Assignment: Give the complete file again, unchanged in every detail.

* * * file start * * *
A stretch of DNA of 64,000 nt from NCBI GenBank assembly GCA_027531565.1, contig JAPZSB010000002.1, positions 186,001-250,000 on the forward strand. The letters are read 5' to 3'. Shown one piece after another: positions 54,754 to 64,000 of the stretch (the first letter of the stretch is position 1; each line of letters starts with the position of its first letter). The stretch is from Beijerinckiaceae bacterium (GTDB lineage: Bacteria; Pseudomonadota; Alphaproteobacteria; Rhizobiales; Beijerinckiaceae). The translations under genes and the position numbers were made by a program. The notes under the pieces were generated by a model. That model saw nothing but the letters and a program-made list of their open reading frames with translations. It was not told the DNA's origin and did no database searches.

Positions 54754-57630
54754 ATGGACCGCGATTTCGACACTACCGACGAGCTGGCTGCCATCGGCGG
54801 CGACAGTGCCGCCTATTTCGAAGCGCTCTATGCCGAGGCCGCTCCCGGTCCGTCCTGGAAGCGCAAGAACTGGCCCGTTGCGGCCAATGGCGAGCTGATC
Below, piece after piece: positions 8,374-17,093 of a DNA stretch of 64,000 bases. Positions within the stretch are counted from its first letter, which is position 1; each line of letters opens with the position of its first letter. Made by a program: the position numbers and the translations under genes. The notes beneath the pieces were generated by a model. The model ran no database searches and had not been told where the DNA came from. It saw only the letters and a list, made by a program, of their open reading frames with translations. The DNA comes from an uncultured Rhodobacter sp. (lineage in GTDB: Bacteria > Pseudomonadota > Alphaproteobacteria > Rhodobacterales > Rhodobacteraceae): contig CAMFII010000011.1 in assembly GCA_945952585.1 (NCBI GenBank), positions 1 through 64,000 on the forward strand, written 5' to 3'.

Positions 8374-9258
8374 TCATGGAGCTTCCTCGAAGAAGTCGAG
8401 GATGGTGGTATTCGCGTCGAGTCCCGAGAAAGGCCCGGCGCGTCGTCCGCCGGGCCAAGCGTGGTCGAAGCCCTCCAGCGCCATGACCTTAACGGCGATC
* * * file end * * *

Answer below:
A stretch of DNA of 64,000 nt from NCBI GenBank assembly GCA_027531565.1, contig JAPZSB010000002.1, positions 186,001-250,000 on the forward strand. The letters are read 5' to 3'. Shown one piece after another: positions 54,754 to 64,000 of the stretch (the first letter of the stretch is position 1; each line of letters starts with the position of its first letter). The stretch is from Beijerinckiaceae bacterium (GTDB lineage: Bacteria; Pseudomonadota; Alphaproteobacteria; Rhizobiales; Beijerinckiaceae). The translations under genes and the position numbers were made by a program. The notes under the pieces were generated by a model. That model saw nothing but the letters and a program-made list of their open reading frames with translations. It was not told the DNA's origin and did no database searches.

Positions 54754-57630
54754 ATGGACCGCGATTTCGACACTACCGACGAGCTGGCTGCCATCGGCGG
54801 CGACAGTGCCGCCTATTTCGAAGCGCTCTATGCCGAGGCCGCTCCCGGTCCGTCCTGGAAGCGCAAGAACTGGCCCGTTGCGGCCAATGGCGAGCTGATC
Below, piece after piece: positions 8,374-17,093 of a DNA stretch of 64,000 bases. Positions within the stretch are counted from its first letter, which is position 1; each line of letters opens with the position of its first letter. Made by a program: the position numbers and the translations under genes. The notes beneath the pieces were generated by a model. The model ran no database searches and had not been told where the DNA came from. It saw only the letters and a list, made by a program, of their open reading frames with translations. The DNA comes from an uncultured Rhodobacter sp. (lineage in GTDB: Bacteria > Pseudomonadota > Alphaproteobacteria > Rhodobacterales > Rhodobacteraceae): contig CAMFII010000011.1 in assembly GCA_945952585.1 (NCBI GenBank), positions 1 through 64,000 on the forward strand, written 5' to 3'.

Positions 8374-9258
8374 TCATGGAGCTTCCTCGAAGAAGTCGAG
8401 GATGGTGGTATTCGCGTCGAGTCCCGAGAAAGGCCCGGCGCGTCGTCCGCCGGGCCAAGCGTGGTCGAAGCCCTCCAGCGCCATGACCTTAACGGCGATC